Turnips and Firing Squads

Randall McElroy, below, is right. There is hardly a single action any western government ever takes, in relation to the family, which lacks an ulterior motive.

For many decades the world's socialists have been driving us towards a complete breakdown of western society, so that they can fragment it into a myriad of bloody shards to rule over the shattered pieces.

Here in Europe, with you folks over there in the US catching up real quick, they now control our minds through the imposition of public education systems; they now control our bodies through the imposition of public health systems; and they now control the very shirts on our backs, through the imposition of ever-increasing purchase and import taxes on cotton, and ever more intrusive public regulations governing the manufacture and distribution of cotton-based products.

However, there is one last great bastion of freedom which the socialists have yet to destroy ? the family. Yes, they have done their best with the creation of cradle-to-grave welfare systems, to generate extra poverty, to nurture the intrusive welfare monolith bureaucrats, and to destroy extended families. And yes, they have successfully created hundreds of thousands of divorced and broken atomic family units, with a showcase of several generations of badly adjusted children and mentally-battered parents to prove it. Essentially, though, the idea of The Family still remains in place. Though an idea, one admits, grievously scarred.

However, the socialists still know the idea of the family for what it truly is ? their greatest enemy; as Robert Heinlein demonstrated in his magnificent book, The Moon is a Harsh Mistress. And if the socialists are ever to achieve their glorious New World Order, where ten billion turnip-eating peasants will labour perpetually upon the fields of the Earth, with firing squads watching over them, to put champagne into the glasses of ten million seared-tuna-eating socialist rulers, the idea of the family must be eradicated.

But how to do it? First of all the socialists had to get behind the steel-plated family door marked Private, Keep Out. To do this, they had to establish that they had the right to do this. And it has taken them over a century to do this, starting with the imposition of state education in Massachusetts, in the nineteenth century, right through the hue and cry over paedophilia in our own age. The ratchet has tightened every time each tiny incremental piece of legislation chipped away yet one more piece from the right of the family to maintain itself away from the prying eyes of the men and the women in the castle of state.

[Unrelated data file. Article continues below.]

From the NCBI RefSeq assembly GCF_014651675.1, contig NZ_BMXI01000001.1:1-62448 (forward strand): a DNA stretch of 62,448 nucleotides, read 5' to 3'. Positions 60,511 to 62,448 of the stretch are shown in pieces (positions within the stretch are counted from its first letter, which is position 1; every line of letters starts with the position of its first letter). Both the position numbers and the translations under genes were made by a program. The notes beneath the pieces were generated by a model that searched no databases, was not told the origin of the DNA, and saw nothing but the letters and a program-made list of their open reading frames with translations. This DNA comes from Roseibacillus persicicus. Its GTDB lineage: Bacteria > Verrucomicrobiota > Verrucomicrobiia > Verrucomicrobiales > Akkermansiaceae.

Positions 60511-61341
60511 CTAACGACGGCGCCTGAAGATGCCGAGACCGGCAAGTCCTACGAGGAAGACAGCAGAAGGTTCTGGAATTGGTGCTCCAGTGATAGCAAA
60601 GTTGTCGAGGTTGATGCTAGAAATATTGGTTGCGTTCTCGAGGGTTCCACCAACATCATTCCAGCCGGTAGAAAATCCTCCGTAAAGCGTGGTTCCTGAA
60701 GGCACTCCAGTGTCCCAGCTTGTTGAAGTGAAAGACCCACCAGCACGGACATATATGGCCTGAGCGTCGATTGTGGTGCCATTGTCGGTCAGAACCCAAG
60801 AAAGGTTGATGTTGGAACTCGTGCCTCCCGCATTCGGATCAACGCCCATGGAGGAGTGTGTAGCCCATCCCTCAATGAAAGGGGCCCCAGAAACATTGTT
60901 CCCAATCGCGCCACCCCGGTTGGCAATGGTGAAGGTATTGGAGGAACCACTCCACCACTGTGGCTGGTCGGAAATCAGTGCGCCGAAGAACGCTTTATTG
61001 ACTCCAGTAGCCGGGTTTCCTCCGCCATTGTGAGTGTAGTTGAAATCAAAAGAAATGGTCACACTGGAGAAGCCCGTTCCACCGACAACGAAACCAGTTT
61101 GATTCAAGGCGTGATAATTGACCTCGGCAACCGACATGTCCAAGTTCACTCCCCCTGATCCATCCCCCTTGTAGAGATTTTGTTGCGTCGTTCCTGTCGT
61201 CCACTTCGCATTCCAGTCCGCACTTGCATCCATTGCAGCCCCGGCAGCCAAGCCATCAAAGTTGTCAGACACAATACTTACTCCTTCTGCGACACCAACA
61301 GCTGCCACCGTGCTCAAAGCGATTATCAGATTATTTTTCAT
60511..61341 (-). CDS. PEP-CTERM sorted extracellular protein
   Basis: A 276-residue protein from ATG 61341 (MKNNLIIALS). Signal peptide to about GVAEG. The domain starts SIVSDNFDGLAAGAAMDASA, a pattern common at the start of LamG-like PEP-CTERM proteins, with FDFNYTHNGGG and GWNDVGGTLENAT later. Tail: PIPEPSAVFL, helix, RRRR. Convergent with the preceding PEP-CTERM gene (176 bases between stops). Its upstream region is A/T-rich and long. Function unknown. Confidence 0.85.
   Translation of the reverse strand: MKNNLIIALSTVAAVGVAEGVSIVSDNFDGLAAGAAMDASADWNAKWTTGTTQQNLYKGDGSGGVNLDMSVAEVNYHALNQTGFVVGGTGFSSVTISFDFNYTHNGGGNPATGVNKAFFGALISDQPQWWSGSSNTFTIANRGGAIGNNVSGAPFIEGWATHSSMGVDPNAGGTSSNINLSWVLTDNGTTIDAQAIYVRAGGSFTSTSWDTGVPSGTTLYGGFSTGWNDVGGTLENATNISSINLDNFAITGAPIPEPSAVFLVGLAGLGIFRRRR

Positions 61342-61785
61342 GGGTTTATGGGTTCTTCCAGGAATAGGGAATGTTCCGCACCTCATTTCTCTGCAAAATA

And now the denizens of this odious castle are finally behind our doors there is no stopping them, as we have witnessed in Great Britain in the last week, and as Randall reports below. Here in the UK it will soon become illegal for me to slap my own daughter's legs, should she run into the road in front of a speeding truck, especially if some busy-body policeman or nanny-state social worker happens to walk by to notice the slight reddening of her skin, as my last-resort lesson sinks in.

Soon, and I hardly know if I'm joking, it will be illegal for me to feed her beef, especially from non-French outlets, or illegal for me to take her within one damned Napoleonic kilometre of a man smoking a cigarette, unless it's a bloody Gauloise, or even to drink a glass of wine in her presence, regardless of whether this is in our family home or not, unless the wine is from the Loire valley. Though of course, the socialists will still somehow manage to force themselves to take all of the heavy tax duties from these heinous products. For our own good, au naturellement, rather than theirs, heaven forbid.

What's the betting? In twenty years it will be illegal to let your own children live in your own home without every single room possessing a wide-angle camera. All the pictures will go direct to Europol Centrale, or Government Center, to ensure we bring up our own children up as good communal citizens, without the fear of us assaulting them every five minutes. Oh yes, and we get to pay for the cameras too, and we have to pay a compulsory monopoly fee for the surveillance operation. And if we don't like it, our children get carted away permanently to the comprehensive communal re-education centres for lessons in love, environmentalism, and world peace.

Jesus H. Christ. Re-reading that last paragraph, it's almost like I'm re-reading yesterday's news and it's already happened. Welcome to the future.

Share this

bq. _Here in the UK it will

bq. _Here in the UK it will soon become illegal for me to slap my own daughter?s legs, should she run into the road in front of a speeding truck_

What the hell, exactly, would be the *point* of slapping your daughter's legs?

Do you live in some parallel

Do you live in some parallel universe? I thihk you must because the world you describe isn't the one I live in!

Qiwi writes: What the hell,

Qiwi writes:

What the hell, exactly, would be the point of slapping your daughter?s legs?

Forgive me, for I assumed too much in my explanation.

Because I can only assume that you don't have children, though I'm sure you'll correct me if I'm wrong. But if you have a daughter who continually runs into the road, whenever she is free to, despite your continual verbal warnings not to, over several months, from the time she is physically able to, and you rescue her, one day, at great risk to both your lives, from being run over, by a speeding motorist, then you smack the back of her legs, in a rational manner to re-inforce the point that she should not run into roads without looking, as a sort of one-off nuclear option last warning of resort, and then she never ever does it again, and never risks being run down again from that day to this, then that would be 'the hell' the point.